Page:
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Pha That Luang
Pha That Luang
(Lao: ທາດຫຼວງ, IPA: [tʰâːt lwǎːŋ] 'Great Stupa') is a gold-covered large Buddhist
Buddhist
stupa in the centre of the city of Vientiane, Laos.[1] Since its initial establishment, suggested to be in the 3rd century, the stupa has undergone several reconstructions as recently as the 1930s due to foreign invasions of the area. It is generally regarded as the most important national monument in Laos
Laos
and a national symbol.[2]

Contents

1 History 2 Architecture 3 Gallery 4 See also 5 References 6 External links

History[edit]

Pha That Luang
Pha That Luang
and its situation in Vientiane

Pha That Luang
Pha That Luang
according to the Lao people was originally built as a Hindu
Hindu
temple in the 1st century. Buddhist
Buddhist
missionaries from the Mauryan Empire
Mauryan Empire
are believed to have been sent by the Emperor Ashoka, including Bury Chan or Praya Chanthabury Pasithisak and five Arahata monks who brought a holy relic (believed to be the breastbone) of Lord Buddha
Buddha
to the stupa.[2] It was rebuilt in the 13th century as a Khmer temple which fell into ruin. In the mid-16th century, King Setthathirat
Setthathirat
relocated his capital from Luang Prabang
Luang Prabang
to Vientiane
Vientiane
and ordered the construction of Pha That Luang in 1566.[3] It was rebuilt about 4 km from the centre of Vientiane
Vientiane
at the end of Pha That Luang
Pha That Luang
Road and named Pha That Luang.[2] The bases had a length of 69 metres each and was 45 metres high, and was surrounded by 30 small Stupas.[2] In 1641, a Dutch envoy of the Dutch East India Company, Gerrit van Wuysoff, visited Vientiane
Vientiane
and was received by King Sourigna Vongsa at the temple, where he was, reportedly, received in a magnificent ceremony. He wrote that he was particularly impressed by the "enormous pyramid and the top was covered with gold leaf weighing about a thousand pounds".[4] However, the stupa was repeatedly plundered by the Burmese, Siamese and Chinese.[3] Pha That Luang
Pha That Luang
was destroyed by the Thai invasion in 1828, which left it heavily damaged and abandoned. It was not until 1900 that the French restored to its original design based on the detailed drawings from 1867 by the French architect and explorer Louis Delaporte.[3] However the first attempt to restore it was unsuccessful and it had to be redesigned and then reconstructed in the 1930s.[3] During the Franco-Thai War, Pha That Luang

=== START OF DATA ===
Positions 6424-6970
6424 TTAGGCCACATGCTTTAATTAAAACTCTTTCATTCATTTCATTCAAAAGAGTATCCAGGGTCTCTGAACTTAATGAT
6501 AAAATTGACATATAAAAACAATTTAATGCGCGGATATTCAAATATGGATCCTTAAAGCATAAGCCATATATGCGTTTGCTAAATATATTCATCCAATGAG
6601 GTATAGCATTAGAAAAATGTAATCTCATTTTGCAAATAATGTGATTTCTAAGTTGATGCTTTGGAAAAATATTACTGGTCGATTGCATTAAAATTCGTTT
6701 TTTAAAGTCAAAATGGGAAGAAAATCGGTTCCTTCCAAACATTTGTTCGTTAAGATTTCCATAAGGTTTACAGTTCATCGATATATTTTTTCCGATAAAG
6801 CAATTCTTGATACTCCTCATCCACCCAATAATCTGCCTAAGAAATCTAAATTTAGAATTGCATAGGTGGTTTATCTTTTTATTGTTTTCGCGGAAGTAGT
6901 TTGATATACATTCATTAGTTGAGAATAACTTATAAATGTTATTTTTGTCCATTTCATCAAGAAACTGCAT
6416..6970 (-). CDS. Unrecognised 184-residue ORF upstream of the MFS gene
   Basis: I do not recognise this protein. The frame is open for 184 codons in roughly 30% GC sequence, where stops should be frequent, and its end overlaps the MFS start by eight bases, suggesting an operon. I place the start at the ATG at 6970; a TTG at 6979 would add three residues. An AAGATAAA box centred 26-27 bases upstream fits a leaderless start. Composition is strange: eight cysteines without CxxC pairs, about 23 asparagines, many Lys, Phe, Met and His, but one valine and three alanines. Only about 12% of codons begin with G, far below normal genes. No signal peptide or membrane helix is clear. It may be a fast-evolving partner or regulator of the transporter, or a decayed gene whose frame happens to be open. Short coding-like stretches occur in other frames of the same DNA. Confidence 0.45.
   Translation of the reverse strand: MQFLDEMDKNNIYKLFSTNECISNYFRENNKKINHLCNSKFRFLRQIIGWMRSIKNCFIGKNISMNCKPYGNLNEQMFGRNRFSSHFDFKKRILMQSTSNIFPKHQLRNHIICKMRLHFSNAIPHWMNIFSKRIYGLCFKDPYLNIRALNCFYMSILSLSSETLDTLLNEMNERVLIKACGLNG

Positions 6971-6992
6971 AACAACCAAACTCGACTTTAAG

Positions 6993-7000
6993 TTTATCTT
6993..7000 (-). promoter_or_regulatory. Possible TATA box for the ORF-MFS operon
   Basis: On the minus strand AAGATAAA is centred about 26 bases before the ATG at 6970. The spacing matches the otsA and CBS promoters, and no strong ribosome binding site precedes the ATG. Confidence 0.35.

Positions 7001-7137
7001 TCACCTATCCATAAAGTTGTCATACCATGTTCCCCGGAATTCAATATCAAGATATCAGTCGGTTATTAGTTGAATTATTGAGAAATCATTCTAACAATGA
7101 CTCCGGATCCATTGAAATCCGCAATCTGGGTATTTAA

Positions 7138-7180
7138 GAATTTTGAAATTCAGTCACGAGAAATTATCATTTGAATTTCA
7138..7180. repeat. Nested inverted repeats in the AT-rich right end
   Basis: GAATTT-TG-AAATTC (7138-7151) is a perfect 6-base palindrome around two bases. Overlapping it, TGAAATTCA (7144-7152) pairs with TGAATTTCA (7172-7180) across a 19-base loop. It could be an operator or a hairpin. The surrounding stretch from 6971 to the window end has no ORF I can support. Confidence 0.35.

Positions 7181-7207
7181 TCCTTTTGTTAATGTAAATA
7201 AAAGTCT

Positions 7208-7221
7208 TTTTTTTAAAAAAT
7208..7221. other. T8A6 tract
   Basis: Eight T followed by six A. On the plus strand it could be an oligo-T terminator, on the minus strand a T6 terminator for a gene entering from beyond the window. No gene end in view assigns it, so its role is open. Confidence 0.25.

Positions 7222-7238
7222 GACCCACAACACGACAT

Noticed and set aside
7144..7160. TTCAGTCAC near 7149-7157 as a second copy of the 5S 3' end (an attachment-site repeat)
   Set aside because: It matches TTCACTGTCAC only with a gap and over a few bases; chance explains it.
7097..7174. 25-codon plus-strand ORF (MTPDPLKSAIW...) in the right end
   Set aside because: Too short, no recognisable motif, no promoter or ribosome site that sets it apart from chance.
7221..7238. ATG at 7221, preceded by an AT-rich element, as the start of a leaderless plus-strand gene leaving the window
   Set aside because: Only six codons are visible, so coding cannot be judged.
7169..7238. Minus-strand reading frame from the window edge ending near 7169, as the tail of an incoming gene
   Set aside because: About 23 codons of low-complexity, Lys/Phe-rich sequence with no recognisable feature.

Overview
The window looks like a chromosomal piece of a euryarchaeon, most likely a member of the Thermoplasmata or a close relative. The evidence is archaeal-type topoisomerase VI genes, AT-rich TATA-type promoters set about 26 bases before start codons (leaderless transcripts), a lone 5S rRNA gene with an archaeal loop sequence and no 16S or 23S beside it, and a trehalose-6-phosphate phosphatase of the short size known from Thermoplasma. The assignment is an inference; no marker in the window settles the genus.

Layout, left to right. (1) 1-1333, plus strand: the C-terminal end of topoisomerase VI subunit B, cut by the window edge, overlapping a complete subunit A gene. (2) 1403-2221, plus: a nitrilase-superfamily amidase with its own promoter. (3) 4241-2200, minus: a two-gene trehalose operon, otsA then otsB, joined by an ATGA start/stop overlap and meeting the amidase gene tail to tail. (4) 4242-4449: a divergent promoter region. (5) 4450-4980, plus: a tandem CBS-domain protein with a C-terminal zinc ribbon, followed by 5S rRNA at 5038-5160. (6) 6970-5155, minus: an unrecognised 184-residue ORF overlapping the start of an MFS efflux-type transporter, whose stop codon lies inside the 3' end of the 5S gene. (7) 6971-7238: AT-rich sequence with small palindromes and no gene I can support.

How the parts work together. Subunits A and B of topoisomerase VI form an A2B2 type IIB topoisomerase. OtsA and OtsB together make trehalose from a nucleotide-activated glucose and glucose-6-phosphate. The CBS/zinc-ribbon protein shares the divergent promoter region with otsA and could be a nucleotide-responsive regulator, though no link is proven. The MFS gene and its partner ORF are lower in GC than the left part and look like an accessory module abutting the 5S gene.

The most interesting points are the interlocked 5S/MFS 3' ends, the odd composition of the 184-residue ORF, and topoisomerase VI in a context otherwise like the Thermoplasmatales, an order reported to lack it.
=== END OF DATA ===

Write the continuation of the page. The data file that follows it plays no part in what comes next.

Pha That Luang
was heavily damaged during a Thai air raid. After the end of World War II, the Pha That Luang
Pha That Luang
was reconstructed. Architecture[edit]

King Jayavarman VII
Jayavarman VII
of the Khmer Empire.

The architecture of the building includes many references to Lao culture and identity, and so has become a symbol of Lao nationalism. The stupa today consists of three levels, each conveying a reflection of part of the Buddhist
Buddhist
doctrine. The first level is 223 feet (67 metres) by 226 feet (68 metres), the second is 157 feet (47 metres) along each side and the third level is 98 feet (29 metres) along each side.[3] From ground to pinnacle, the Pha That Luang
Pha That Luang
is 147.6 feet (44 metres) high.[3]

The area around Pha That Luang
Pha That Luang
is now gated, to keep traffic out. Previously visitors could drive around the whole complex. The encircling walls are roughly 279 feet (85 metres) long on each side and contain a large number of Lao and Khmer sculptures including one of Jayavarman VII.[3]

Gallery[edit]

Pha That Luang
Pha That Luang
stupa

View of the stupa inside the temple

The national symbol of Laos
Laos
at sunset

The naga inside the temple

Thatluang Festival (2010)

Thatluang Festival (2010)

That Luang stupa of night

That Luang

See also[edit]

List of city squares by size

References[edit]

^ Foreman, William (2004-12-28). "Laos: A day in Vientiane
Vientiane
is full of temples, colonial architecture and surprises". USA Today / AP. Retrieved May 22, 2010.  ^ a b c d "Half Day Tour In Vientiane". Lasi Global. May 1, 2009. Retrieved September 26, 2009.  ^ a b c d e f g " Pha That Luang
Pha That Luang
(built 1566, reconstructed 1930)". Asian Historical Architecture. Retrieved September 26, 2009.  ^ Cummings, J., Burke, A (1994). Lonely Planet
Lonely Planet
Country Guides:Laos. Lonely Planet. p. 70. ISBN 1-74104-086-8. CS1 maint: Multiple names: authors list (link)

External links[edit] Media related to Pha That Luang
Pha That Luang
at Wikimedia Commons Coordinates: 17°58′34.20″N 102°38′03.30″E / 17.9761667°N 102.6342500°E / 17.97

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